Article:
The Industrial Trent, which is the most powerful and efficient aero-derivative gas turbine, is used primarily in two important markets, power generation and oil and gas. Both markets value the ability of this product to generate clean, efficient electrical or mechanical power, which ever is desirable.
To enable the Industrial Trent to operate with very low emissions at maximum power a number of enabling technologies have been developed.
In order for the combustion system to operate with the lowest emissions it must operate at a specific flame temperature, balancing the generation of oxides of Nitrogen (NOx) with the generation of Carbon monoxide (CO). This is very difficult if fuel and air are injected (diffused) directly into the combustion chamber, and therefore a technology known as pre-mixing is utilised. The fuel and air are (pre) mixed to create a uniform mixture that, once it enters the combustion chamber, is ideal for complete low emissions combustion.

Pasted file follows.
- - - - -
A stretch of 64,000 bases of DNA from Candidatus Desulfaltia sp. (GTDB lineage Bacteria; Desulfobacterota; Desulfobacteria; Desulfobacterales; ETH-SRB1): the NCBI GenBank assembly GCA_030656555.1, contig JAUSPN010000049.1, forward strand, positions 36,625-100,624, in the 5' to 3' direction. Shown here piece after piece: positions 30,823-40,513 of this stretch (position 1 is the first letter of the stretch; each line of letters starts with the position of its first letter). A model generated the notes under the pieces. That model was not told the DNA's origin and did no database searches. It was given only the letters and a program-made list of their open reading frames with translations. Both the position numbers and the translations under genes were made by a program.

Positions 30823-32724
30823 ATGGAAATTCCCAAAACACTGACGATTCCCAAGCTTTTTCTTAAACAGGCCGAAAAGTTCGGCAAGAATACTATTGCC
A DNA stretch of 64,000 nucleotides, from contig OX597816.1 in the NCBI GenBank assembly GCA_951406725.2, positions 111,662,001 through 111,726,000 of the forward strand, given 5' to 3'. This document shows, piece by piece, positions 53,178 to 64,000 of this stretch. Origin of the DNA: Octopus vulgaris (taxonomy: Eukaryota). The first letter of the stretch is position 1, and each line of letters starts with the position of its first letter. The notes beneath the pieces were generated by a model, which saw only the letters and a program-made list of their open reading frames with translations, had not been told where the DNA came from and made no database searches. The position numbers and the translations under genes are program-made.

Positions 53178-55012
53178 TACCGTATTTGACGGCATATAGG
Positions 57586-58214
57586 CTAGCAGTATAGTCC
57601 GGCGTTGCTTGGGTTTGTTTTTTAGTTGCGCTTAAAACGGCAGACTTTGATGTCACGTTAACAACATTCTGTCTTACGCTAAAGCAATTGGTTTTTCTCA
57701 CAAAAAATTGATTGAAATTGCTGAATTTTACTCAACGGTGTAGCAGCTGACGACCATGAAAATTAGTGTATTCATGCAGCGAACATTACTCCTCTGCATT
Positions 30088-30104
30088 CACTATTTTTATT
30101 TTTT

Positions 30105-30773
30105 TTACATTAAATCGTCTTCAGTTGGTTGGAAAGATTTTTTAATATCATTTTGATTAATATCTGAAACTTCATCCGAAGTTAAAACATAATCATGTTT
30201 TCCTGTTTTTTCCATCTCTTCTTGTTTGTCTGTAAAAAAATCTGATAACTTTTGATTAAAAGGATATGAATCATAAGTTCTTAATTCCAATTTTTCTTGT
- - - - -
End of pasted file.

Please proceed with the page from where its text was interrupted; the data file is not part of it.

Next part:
Achieving low emissions also brings the problem of combustion noise. Noise is generated when the flame in the combustor is operating very lean, where flame pertubations (oscillations) couple with the natural frequency of the surrounding components. A similar phenomena happens when a musical wind instrument is played, where the pertubations of the air blown into the mouthpiece couple with the natural frequency of the instrument. Rolls-Royce has developed a passive damping technology to address this destructive force, where dampers of specific natural frequencies literally ‘cancel out’ the force.
To enable the industrial Trent to generate as much power as possible, Rolls-Royce have also developed an Inlet Spray Intercooling System, where clean water droplets are injected into the compressor. As the water droplets continue through the compressor they ‘cool’ the air, which is beneficial for the engine thermodynamically. This is because the cycle requires much less energy to compress cooler air than hotter air, leading to more energy for the customer.
Spraying water droplets into the front of an engine that is rotating at up to 10000rpm can lead to significant damage, in the form of erosion. To address the issue of erosion Rolls-Royce applies it expertise in aerodynamic design to strategically place water droplets in specific places in the compressor.
Rolls-Royce, in conjunction with its suppliers, has also developed various specialist coatings to counteract the destructive force of erosion, allowing for maximum power extraction.